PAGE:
April 2003--Christine Tucker is Catholic Relief Services' Regional Director for the Middle East and North Africa. She has oversight of humanitarian programs in Iraq carried out through Caritas, an international relief agency with centers in Iraq. In a phone call from Cairo, Ms. Tucker responded to concerns about relief agencies' religious agendas.

What work are you doing in Iraq?

A number of programs. Caritas' nutrition program focuses on the needs of malnourished children under 5, as well as pregnant and lactating mothers. Last year the program reached 22,000 children and 18,000 mothers; infant mortality rates dropped significantly.

Another program is potable water and sanitation. Because of the deterioration of Iraq's water systems, waterborne diseases are a main contributor to infant mortality. So we repair existing water systems or build new ones. Last year that program reached about 175,000 people.

We worked directly with the archdiocese of Basra to distribute medicine and vocational education. These programs form the basis of the kind of humanitarian assistance we would provide vis-à-vis the ongoing situation.

Has the oil for food program been effective?

It's been a very important safety net for the Iraqi people, but has been stretched for something it wasn't meant for originally. About 60% of the Iraqi population is dependent on that program for food.

Unfortunately, it's not enough. It was designed to be a supplement to people's income. But it's evolved into the sole source because of the lack of employment and the difficulties families have had--not only as a result of policies of Iraqi government, but also because of the sanctions.

When a needy person walks into a Caritas center, would they see crosses, religious pamphlets, and so forth?

No proselytism is done through the program. The people who go to Caritas centers reflect the general population in the country. In Iraq, that means anywhere from 95-97% are Muslim. The Caritas network and Catholic Relief Services and individual Caritas feel strongly that our programs should be provided based on need, not creed.

I've never seen religious education pamphlets in any Caritas center I've been in. I've seen crosses in some. They're not displayed prominently, nor are they hidden. People who inquire into the identity of Caritas can find out readily that there is a Christian base. But if you look at the logos of Caritas you generally do not see a cross.

Is there any anecdotal evidence that some Iraqis or other Middle Eastern Muslims shun your services because they know you're Christian?

I've never heard of cases such as that. If a family sees a center in the neighborhood, they would ask around and find out by word of mouth that services are provided based on need not creed. It's that informal network that would have to kick in for people to not come. Based on the numbers we see, if it were more than an isolated case I would be very surprised.

Has your work been impacted in any way by the presence of other Christian charities with a stronger proselytism component?

It hasn't been a topic of discussion I've had with Caritas or other partner organizations. I've heard of other Christian organizations in the region who have more of a mix of social outreach with proselytism, but it hasn't been an issue.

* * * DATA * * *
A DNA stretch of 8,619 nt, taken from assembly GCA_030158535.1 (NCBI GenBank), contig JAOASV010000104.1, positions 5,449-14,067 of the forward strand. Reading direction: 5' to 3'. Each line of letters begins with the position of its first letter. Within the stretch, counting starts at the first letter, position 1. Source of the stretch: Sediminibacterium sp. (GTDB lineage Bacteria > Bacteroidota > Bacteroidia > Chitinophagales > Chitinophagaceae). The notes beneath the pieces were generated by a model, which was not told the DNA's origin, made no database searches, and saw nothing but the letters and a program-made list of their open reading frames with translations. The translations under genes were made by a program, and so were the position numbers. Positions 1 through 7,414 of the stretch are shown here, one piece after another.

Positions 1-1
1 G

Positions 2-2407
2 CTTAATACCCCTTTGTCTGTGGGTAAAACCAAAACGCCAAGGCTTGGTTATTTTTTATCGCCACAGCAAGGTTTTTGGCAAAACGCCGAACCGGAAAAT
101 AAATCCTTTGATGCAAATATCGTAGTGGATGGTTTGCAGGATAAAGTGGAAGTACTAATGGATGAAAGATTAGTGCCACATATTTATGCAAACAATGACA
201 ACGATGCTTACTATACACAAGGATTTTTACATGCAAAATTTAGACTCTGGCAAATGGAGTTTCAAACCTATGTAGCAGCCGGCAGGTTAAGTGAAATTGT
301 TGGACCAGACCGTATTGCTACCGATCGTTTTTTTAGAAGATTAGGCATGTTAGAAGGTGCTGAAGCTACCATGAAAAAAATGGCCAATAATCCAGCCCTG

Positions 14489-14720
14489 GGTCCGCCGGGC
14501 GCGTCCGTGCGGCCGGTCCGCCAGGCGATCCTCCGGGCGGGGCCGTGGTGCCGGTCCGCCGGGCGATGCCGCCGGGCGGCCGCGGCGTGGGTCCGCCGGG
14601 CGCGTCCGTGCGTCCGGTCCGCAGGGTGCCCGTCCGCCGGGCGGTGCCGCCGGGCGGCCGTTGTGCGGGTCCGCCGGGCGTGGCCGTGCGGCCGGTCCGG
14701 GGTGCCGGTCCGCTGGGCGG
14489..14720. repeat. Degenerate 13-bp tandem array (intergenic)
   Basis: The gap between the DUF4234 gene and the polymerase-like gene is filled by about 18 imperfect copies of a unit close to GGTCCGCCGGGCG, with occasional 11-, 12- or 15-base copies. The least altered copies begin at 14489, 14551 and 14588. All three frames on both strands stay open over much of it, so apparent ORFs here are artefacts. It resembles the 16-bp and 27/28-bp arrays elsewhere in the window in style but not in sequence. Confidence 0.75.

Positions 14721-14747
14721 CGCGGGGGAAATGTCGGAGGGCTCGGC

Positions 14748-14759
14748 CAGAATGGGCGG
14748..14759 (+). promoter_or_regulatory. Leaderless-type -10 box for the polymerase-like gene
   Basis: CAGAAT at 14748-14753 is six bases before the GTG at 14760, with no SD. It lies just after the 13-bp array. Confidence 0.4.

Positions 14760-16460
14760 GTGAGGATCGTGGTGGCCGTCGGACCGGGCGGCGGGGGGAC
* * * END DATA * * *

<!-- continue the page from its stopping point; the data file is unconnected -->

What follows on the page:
Franklin Graham's relief agency, Samaritans' Purse, says it's ready to bring aid to Iraqis whenever it's greenlighted. They have a more overtly proselytizing stance. Do you think this could be a bad thing on the ground in Iraq?

I'd hate to speculate on that. [To proselytize is] a decision that CRS and Caritas, institutionally, have not made. I've worked in many countries throughout the world and I very much believe in our own institutional approach: need, not creed. In Muslim communities, when people have asked me personally about my own faith-when they ask me whether I'm Christian or whether CRS was Christian-they are very respectful of other people's views, and feel strongly a certain connection that we do believe in one God. That mutual respect among religions--letting our actions and concerns for each other, as part of one human family, show--is the gospel message that we would want to convey to people that we work with.

Many Christian preachers in America don't think Islam is the right path. Have you met with any anti-Christian sentiment in your work specifically because of such rhetoric?

I can't say that I've met any anti-Christian sentiment because of groups that have proselytized. There are always different tensions between different groups. That particular tension is one we haven't been involved with. But again, proselytizing is not CRS' approach.

What should aid workers going to Iraq know?

I would encourage them to learn that Iraq has a very long and proud history as a people. To take time to understand the culture and the people. Provide as much assistance as you can, but within the framework of respect for the people and the culture. Don't expect that our role as Americans or Christians or foreigners is simply to teach the local people. Rather, there should be a relationship of mutual respect.

It's very difficult to say at this point in time that there is a clash of religions. There's a religious dimension to it, but also culture, standard of living, and other things that influence it. So I would urge people not to oversimplify.

Right now, is everyone in Caritas' Iraqi centers OK?

Contact was made yesterday afternoon [Wednesday April 2], and people are doing OK. We haven't received reports of any damage to any of the buildings. They're getting stretched thin in terms of supplies--food, medicine, and water-purification tablets are all getting used up. We're just hoping we can get new supplies in before those run out.

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